A Pennsylvania woman is suing a Pittsburgh hospital for allegedly collecting her urine without her consent, testing her for drugs, and reporting a false positive to a state investigative agency, resulting in her being investigated for child abuse, the Associated Press reports. This marks the second time in a few years that the facility in question has been sued for a similar course of action.
Back in November 2017, Cherell Harrington went to Pittsburgh’s UPMC’s Magee-Women’s Hospital to give birth to her third child. While there, the staff purportedly collected her urine without permission, resulting in her testing positive for marijuana.
The baby did not test positive for marijuana. As for Harrington, hospital staff reported the results to Allegheny County’s Office of Children, Youth, and Families, rather than confirm the positive test with a second, more thorough one.
That prompted a child-abuse investigation, which Harrington describes in her lawsuit. Specifically, she claims that a caseworker from the agency came to her home and photographed her 11-year-old daughter and questioned the young girl about her mother’s “use of addictive substances.”
What’s more, Harrington says that, though there was no official recommendation that she required treatment, she was threatened with mandatory drug testing if she didn’t submit to a program. She further alleged that the caseworker obtained medical records and called her dentist, her pediatrician, and her daughter’s school.
Harrington says in her lawsuit that the hospital made her feel violated and traumatized and that the county and the hospital violated her constitutional rights and medical privacy.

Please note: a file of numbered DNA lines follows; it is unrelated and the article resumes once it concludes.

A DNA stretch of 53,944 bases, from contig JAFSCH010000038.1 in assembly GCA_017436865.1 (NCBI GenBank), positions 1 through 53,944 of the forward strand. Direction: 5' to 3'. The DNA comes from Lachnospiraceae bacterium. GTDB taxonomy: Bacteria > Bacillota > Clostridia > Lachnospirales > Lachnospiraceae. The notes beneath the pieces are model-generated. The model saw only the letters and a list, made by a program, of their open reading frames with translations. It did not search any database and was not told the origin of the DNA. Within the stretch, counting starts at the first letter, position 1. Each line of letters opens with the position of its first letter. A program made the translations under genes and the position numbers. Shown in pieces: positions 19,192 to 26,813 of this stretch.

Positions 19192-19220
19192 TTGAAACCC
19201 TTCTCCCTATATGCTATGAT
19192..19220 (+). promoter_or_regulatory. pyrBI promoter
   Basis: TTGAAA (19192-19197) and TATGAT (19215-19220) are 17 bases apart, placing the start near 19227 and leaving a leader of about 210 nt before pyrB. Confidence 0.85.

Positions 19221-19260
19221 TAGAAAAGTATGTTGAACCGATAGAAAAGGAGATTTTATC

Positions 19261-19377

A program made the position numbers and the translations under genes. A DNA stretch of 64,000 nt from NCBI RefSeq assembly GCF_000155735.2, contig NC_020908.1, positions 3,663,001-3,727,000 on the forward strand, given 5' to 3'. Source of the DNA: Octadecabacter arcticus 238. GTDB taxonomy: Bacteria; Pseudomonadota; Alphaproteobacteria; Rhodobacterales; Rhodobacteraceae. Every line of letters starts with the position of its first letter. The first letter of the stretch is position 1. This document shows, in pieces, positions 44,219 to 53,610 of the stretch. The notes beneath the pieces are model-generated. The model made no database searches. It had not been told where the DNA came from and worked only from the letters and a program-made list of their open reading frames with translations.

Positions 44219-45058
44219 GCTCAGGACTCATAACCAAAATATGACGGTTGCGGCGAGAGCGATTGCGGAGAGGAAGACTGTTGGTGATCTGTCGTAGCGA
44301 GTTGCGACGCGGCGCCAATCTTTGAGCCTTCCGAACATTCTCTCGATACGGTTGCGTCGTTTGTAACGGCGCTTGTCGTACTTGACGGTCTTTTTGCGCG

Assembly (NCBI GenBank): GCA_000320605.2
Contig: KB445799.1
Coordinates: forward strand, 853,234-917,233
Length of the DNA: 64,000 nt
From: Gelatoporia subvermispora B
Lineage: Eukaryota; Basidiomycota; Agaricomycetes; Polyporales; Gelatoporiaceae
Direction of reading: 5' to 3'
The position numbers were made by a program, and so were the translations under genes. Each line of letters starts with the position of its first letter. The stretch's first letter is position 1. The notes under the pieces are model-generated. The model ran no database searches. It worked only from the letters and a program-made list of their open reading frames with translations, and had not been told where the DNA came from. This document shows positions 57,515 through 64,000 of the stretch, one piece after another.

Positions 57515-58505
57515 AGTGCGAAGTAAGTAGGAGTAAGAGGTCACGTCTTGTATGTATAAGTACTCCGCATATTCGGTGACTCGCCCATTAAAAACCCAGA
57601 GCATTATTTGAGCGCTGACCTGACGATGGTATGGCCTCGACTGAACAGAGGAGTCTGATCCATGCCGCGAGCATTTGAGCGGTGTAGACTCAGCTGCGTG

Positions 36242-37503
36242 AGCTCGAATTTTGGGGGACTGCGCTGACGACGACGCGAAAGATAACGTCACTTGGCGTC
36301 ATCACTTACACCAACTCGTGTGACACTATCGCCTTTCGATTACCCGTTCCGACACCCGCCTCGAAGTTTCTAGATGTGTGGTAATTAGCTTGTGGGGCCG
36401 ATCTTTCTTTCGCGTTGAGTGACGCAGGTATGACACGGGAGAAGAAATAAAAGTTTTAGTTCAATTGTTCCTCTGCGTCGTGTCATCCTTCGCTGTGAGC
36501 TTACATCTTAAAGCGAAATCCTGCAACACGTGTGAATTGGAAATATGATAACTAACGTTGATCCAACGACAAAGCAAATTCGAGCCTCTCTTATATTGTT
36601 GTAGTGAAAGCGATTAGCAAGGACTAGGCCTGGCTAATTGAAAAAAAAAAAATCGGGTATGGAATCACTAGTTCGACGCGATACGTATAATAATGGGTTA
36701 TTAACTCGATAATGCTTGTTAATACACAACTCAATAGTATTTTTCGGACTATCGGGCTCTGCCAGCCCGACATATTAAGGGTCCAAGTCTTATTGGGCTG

“What they did was so traumatizing and so hurtful. I can’t get that birth, I can’t get those days back. I can’t. I want them to change what they are doing and just stop it,” she said.
This marks the second time that the same hospital has been sued for purportedly collecting a birthing mother’s urine without her consent and then reporting a false-positive drug test to authorities. Rachael Devore resolved a lawsuit against the facility in 2014, alleging that while she tested positive for marijuana, her baby did not. She also claimed that her results were not confirmed but that she was reported to authorities anyway.
Similarly, a second mother named in Harrington’s suit, Deserae Cook, says that she admitted to a UPMC’s Magee-Women’s nurse that she had smoked marijuana prior to becoming pregnant but had stopped once she learned she was expecting. She says that her urine was collected — again, without her permission — and that she and her newborn both tested negative. They were, however, allegedly referred to authorities anyway.
“It felt like they were trying to find something, trying to take our child away,” Cook said.
In a statement, the hospital said that it is merely following state law in testing mothers and newborns and reporting the results.
“UPMC follows Pennsylvania’s Child Protective Services Law, which mandates health care professionals to report these findings to the Pennsylvania Office of Children, Youth and Family Services,” the statement reads in part.